November 5, 2009
Welcome to the Fishing Report. It is a bright sunny morning though earlier a thick fog was present in the valley. This morning the temperature was 40 degrees. I should drop to the low 30’s tonight. There is no rain in the forecast for the next few days. It will be sunny with highs in the 60’s and lows in the 30’s. Yesterday was beautiful. I took a walk about 2:00. Turning left at the Visitors Center I walked up Myers Road. About ½ mile up the road I found a house that has probably been a homestead for at least 100 years. The yard was full of the largest maple trees I think I have ever seen. They were huge. The leaves were yellow. They made me feel small. Why hadn’t I noticed them before? You miss things when you are driving but notice them when walking.
Little River is beautiful today. The flow is still strong and the water temperature in town is 49 degrees. Fishing in the Park should be fine later today after the water warms up a little. Dry flies or nymphs should work. I would probably lean more toward nymphs for no reason I can think of. There will be leaves in the water and you will hook some. But, today and for the next few, fishing in the Park will be a rewarding experience whether the fishing is good or not. What we have now is Fall at it’s best. You won’t be bothered with a lot of people.
The cows are standing at attention in the field across the road. It’s good to have them back. The farmer has been growing hay in those fields during the summer and keeping the cattle out. So, the Cow Standing Factor during the summer usually read N/C, “no cows”. I guess that is over for a while, the cows are back.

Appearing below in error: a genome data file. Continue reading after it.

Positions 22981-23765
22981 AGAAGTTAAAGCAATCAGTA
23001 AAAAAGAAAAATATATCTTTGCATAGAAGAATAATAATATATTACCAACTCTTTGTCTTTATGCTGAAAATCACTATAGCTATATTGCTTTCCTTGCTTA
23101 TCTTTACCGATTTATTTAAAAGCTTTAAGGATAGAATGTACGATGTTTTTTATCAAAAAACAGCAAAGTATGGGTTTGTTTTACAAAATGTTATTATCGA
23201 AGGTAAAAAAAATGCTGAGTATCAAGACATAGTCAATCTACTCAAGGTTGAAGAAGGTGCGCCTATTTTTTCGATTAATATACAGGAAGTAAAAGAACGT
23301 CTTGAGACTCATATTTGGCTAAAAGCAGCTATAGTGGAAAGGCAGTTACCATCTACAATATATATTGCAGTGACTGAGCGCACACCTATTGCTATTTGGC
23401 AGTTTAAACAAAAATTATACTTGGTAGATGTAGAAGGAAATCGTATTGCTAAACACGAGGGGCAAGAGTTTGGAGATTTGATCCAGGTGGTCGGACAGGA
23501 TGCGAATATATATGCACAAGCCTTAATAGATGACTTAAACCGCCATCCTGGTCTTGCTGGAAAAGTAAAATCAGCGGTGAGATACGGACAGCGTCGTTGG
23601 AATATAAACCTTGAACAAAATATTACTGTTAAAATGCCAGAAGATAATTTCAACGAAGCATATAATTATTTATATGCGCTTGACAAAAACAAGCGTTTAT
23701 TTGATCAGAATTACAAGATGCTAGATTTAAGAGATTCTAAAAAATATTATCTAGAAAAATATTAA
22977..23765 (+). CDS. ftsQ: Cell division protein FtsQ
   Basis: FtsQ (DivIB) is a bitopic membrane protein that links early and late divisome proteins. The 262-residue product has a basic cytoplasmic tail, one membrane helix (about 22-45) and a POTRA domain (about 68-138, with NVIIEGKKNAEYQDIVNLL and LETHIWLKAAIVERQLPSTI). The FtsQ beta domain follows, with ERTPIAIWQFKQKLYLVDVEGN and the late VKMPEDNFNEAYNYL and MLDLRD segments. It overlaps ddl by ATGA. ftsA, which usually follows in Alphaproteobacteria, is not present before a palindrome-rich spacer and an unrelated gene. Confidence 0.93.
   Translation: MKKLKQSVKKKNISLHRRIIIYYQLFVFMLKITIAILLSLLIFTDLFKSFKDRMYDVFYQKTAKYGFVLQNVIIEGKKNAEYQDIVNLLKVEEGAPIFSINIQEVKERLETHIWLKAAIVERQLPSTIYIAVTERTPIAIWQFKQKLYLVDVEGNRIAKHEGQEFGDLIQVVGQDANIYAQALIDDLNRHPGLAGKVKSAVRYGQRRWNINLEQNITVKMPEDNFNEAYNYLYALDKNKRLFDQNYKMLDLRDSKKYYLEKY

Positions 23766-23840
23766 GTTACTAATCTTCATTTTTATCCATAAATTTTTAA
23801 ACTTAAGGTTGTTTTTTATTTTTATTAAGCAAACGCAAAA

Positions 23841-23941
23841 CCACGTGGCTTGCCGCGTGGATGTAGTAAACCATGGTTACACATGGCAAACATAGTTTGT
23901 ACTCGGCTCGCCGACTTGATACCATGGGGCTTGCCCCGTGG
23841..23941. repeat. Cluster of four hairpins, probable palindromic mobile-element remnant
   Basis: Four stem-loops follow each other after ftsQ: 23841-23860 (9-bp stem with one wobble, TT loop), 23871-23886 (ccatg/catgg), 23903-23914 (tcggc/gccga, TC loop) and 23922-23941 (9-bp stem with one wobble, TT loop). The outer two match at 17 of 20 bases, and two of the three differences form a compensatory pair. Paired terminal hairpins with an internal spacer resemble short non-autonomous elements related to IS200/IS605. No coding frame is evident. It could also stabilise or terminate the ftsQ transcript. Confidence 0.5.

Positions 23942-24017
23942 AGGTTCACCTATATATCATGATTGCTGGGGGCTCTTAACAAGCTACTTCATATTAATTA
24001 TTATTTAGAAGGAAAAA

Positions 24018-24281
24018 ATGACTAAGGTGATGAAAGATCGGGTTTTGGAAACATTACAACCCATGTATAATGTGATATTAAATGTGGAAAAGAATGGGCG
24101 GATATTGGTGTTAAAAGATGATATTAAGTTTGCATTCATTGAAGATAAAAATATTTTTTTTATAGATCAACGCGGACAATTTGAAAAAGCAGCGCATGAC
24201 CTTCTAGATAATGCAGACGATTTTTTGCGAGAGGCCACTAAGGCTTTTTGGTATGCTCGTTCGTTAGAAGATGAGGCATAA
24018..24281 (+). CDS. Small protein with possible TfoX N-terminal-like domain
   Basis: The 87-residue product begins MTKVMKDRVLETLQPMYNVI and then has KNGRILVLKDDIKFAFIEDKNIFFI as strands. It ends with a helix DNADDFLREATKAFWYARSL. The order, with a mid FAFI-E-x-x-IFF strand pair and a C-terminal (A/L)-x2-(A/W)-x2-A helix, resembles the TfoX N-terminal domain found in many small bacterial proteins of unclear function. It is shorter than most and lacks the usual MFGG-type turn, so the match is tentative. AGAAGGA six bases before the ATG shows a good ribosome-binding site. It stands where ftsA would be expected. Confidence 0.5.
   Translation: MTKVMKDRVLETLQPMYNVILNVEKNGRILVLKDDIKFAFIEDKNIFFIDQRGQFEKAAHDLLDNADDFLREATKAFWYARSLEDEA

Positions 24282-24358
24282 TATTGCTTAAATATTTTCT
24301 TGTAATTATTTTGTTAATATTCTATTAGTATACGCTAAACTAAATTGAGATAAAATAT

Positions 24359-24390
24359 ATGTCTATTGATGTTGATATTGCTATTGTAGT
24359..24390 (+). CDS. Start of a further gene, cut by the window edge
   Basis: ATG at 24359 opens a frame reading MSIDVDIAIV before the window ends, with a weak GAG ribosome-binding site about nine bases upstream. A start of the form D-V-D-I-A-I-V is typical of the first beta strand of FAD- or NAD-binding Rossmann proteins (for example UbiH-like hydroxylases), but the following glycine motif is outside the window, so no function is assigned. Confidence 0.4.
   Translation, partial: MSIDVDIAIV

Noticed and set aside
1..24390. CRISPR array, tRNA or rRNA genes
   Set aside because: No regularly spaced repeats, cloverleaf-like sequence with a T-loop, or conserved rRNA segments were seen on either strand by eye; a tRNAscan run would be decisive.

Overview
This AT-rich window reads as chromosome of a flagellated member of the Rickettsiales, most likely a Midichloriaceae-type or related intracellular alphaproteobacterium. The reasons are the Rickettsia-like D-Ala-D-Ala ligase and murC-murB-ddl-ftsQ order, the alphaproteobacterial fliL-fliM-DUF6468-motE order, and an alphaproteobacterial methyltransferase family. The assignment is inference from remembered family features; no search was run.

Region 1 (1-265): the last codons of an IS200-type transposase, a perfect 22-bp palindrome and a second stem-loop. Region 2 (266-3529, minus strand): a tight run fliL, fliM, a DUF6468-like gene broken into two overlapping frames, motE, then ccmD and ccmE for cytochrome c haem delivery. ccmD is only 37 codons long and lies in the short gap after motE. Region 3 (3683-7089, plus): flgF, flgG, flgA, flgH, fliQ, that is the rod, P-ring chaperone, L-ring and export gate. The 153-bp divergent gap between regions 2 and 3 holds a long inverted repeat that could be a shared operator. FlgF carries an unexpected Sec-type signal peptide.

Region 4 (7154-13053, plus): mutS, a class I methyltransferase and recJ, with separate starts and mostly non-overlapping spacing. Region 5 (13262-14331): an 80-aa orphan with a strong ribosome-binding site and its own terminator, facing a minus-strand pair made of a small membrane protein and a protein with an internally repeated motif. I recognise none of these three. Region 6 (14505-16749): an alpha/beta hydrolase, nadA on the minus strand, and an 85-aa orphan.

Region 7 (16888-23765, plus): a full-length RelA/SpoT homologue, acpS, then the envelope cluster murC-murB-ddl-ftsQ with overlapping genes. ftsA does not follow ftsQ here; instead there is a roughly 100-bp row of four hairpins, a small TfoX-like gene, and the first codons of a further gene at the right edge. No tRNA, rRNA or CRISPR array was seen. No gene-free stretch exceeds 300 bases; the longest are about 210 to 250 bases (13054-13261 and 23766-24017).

I’m going to take a day off soon and hike up Lynn Camp Prong. I’m anxious to see the new brook trout population. The Park Service and TU volunteers captured 1,800 brook trout from other streams in the Park and moved them to Lynn Camp. All fish in the stream had been removed using fish toxins. So, scattered for about nine miles along this beautiful river are 200 fish per mile. That is a very light load. But, you can find them, especially now. The specks are in full spawning colors and hopefully they are on the redds and spawning.
Lynn Camp Prong had a population of rainbow trout that exceeded 2,000 fish per mile in good years. If we don’t have floods or droughts, we could be back to that number soon but this time they will be brookies. Some day, in three to five years that stream will be open to fishermen again. I’m looking forward to that. I’ll be there opening day.
Brook trout are becoming more popular as stocked trout in Tennessee. They are doing especially well in the Clinch and Caney Fork tailwaters. Evidently they are easily hatched and raised. Brook trout fill a void in time when hatcheries have available equipment and space. I’m looking forward to seeing more brook trout in our streams and tailwaters.
Have a great day and thank you for being here with us.
November 5, 2009
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